The RULE BREAKER

CRICKET MIGHT BE CON­SID­ERED A GEN­TLE­MAN’S GAME, BUT THINGS ARE CHANG­ING. CRICK­ETER SM­RITI MAND­HANA ON THE SKILLS THE SPORT TEACHES YOU.

India Today - - INSPIRATIO­N - By Aditi Pai

With ti­tles such as the Best Women’s In­ter­na­tional Crick­eter awarded by the Board of Con­trol for Cricket in In­dia (BCCI) and ac­co­lades by the In­ter­na­tional Cricket Coun­cil (ICC), Sm­riti Mand­hana, 23, is a force to reckon with. Six years ago, she be­came the first In­dian woman crick­eter to score a dou­ble cen­tury in a one-day game and in Fe­bru­ary this year, she led In­dia’s Women T20I squad for the three match series against Eng­land. The young crick­eter from San­gli, Ma­ha­rash­tra, re­cently bagged an en­dorse­ment as the face of skin and bath brand ITC Vivel.

How did you get into play­ing cricket?

My brother and fa­ther used to play cricket so I would fol­low my brother to the grounds, watch him play and then play with him. That’s how I fell in love with bat­ting. I would wait for my turn and bat. I played gully cricket and would even play in the house with ten­nis balls. At five, I started play­ing with leather balls. We moved to San­gli when I was seven and I would go and play at dif­fer­ent grounds. Fi­nally at nine, I got se­lected in the state team.

When did you get your first big break?

At 14, I scored a cen­tury in the se­nior state team and that’s when I felt I could get into the na­tional team. I got se­ri­ous and started train­ing harder. Ear­lier, I only dreamed of get­ting into the na­tional team, but now I felt I could play for In­dia. So at 17, I was se­lected for the In­dian se­niors’ team and my first match was against Bangladesh. We had just lost the 2013 World Cup and they wanted young play­ers. Eight young­sters were taken and the se­niors were rested. I came in first to bat. Har­man­preet Kaur was the cap­tain so I saw her on one side and Poonam Ya­dav on the other. These were play­ers whose game I had seen. I was very ner­vous. I got out at 17 or 18 runs but that match was spe­cial.

Does a sport­ing ca­reer need a strong sup­port sys­tem?

I was lucky be­cause my par­ents sup­ported me and they wanted me to play for In­dia. Even dur­ing my train­ing, I was lucky. At that time, I was the only girl in San­gli who would prac­tice ev­ery day so ev­ery­one gave me at­ten­tion. The boys used to bowl to me. My fa­ther coached me and I also had a pri­vate coach. For a few years, I had to man­age it with school. I would come back from school at 2 pm and go for prac­tice at 4 pm. But later, it be­came eas­ier. Now when I am in San­gli I train for eight hours ev­ery day.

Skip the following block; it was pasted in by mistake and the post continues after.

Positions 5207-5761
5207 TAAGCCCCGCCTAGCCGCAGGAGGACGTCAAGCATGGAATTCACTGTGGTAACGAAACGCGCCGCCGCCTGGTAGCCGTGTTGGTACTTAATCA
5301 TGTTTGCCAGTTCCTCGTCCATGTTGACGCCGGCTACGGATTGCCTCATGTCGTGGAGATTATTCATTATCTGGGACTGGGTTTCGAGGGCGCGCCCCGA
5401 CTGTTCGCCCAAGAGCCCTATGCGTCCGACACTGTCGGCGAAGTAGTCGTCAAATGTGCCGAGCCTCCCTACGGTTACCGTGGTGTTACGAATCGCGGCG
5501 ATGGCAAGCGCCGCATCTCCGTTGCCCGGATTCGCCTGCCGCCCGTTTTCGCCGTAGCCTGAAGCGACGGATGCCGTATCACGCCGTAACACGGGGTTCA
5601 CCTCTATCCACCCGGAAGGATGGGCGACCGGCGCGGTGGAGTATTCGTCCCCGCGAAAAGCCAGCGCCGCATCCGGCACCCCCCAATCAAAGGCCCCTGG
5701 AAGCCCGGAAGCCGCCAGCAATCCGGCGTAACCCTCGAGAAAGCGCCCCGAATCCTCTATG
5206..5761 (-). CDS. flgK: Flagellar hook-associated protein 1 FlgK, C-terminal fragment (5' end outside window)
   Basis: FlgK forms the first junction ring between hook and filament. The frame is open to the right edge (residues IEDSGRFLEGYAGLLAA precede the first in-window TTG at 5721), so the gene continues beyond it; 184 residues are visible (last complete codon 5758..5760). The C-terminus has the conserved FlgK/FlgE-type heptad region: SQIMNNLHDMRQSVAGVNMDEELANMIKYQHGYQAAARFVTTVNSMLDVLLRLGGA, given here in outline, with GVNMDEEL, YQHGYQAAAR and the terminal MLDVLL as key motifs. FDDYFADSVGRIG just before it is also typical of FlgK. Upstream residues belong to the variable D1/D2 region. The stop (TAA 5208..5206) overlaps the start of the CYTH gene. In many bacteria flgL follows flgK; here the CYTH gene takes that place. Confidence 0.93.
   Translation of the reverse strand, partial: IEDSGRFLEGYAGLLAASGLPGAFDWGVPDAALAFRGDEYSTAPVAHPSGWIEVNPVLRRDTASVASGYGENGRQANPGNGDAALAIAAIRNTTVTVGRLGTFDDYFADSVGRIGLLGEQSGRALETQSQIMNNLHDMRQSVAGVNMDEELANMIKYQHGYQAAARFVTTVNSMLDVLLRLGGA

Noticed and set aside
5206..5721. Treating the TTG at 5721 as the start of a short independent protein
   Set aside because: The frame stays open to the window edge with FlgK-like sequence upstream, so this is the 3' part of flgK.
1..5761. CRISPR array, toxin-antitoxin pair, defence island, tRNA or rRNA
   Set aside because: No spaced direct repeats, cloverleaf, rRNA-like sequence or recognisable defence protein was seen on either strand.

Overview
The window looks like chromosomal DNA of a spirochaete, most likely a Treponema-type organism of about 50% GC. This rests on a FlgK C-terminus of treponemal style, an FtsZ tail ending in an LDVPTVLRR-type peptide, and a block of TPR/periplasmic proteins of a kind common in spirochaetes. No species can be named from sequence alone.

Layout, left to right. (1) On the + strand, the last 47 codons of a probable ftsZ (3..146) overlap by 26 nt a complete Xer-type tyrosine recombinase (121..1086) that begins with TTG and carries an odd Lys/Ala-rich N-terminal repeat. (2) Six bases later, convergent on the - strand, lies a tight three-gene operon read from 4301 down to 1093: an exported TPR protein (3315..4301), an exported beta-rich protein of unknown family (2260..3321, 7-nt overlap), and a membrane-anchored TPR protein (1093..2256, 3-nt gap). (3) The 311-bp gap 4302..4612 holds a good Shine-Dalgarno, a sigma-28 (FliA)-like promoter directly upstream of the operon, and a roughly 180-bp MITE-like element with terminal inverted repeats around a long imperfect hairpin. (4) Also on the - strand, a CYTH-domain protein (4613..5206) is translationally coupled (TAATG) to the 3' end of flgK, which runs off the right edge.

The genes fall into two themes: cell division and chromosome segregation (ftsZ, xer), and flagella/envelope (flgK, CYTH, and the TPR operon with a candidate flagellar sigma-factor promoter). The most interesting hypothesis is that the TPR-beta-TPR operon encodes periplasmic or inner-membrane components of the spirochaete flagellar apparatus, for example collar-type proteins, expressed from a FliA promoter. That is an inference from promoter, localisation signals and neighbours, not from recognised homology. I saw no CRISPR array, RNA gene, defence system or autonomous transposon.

“WE NEED MORE PAS­SION FOR SPORTS AND WE ARE SLOWLY GET­TING THERE. PAR­ENTS WANT THEIR CHIL­DREN TO PLAY AT LEAST ONE SPORT.”

How im­por­tant is dis­ci­pline for a sportsper­son?

In the last three years there has been a lot of em­pha­sis on fit­ness. The ma­jor dif­fer­ence be­tween In­dia and other teams is fit­ness and that is some­thing we are work­ing on. In 2017, we felt that we lost the World Cup be­cause of fit­ness lev­els, and we want to work on that.

How has women’s cricket evolved?

Af­ter the 2017 World Cup, peo­ple un­der­stood that there is a women’s team. They ap­pre­ci­ate us and crit­i­cise us and that is good be­cause when you know you are ac­count­able, you go and prac­tice harder.

Are women crick­eters get­ting more en­dorse­ments?

In the last three years, in­ter­est has in­creased and women crick­eters have got en­dorse­ments. I was cho­sen as the face of ITC Vivel and I took it up be­cause the tagline—ab samjhauta nahi— re­ally ap­pealed to me. It re­lates to ath­letes and sportsper­sons. When you play at an in­ter­na­tional level and want to keep your per­for­mance con­sis­tent you can­not com­pro­mise on any­thing.

What are the skills that sports teaches you?

You un­der­stand your­self bet­ter. In a team sport when you are around say 15 play­ers, you get to know your­self. At 10 or 11, I knew what I wanted from my life. There are highs and lows and they make you a sta­ble per­son.

What were some of the chal­lenges you faced?

I was in­jured be­fore the 2017 World Cup while play­ing in Aus­tralia. All phys­io­ther­a­pists felt I wouldn’t be fit to play so it was a dif­fi­cult phase. Those five months were tough but they taught me a lot and made me a bet­ter player. I had to train hard for those few months to get back.

What ad­vice would you give to as­pir­ing sportsper­sons?

En­joy the hard work and if you do it whole­heart­edly it will hap­pen. Be pas­sion­ate about the sport you play. There is no par­tic­u­lar age at which you should start, but if you start young, it is eas­ier to pick up a sport.

SMART PLAYER Sm­riti Mand­hana knows how to stay fo­cussed on the game

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